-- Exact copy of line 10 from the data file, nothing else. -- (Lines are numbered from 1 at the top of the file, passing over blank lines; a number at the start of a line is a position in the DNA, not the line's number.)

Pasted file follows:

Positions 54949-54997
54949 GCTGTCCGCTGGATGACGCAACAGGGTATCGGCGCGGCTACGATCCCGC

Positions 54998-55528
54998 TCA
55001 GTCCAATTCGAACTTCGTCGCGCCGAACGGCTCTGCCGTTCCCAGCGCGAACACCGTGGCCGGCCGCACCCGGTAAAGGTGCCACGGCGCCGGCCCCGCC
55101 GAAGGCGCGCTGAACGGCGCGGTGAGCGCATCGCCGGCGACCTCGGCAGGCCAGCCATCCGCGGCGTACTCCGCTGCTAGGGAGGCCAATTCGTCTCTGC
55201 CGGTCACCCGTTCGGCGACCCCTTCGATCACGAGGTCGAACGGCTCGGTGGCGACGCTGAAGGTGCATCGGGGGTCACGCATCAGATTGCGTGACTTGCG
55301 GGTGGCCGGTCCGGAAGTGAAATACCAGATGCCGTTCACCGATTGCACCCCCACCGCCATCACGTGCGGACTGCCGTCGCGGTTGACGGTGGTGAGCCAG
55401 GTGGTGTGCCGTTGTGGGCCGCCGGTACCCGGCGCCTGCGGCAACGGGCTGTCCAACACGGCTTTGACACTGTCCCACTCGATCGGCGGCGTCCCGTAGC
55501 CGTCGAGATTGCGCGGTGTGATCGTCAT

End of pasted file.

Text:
55501 CGTCGAGATTGCGCGGTGTGATCGTCAT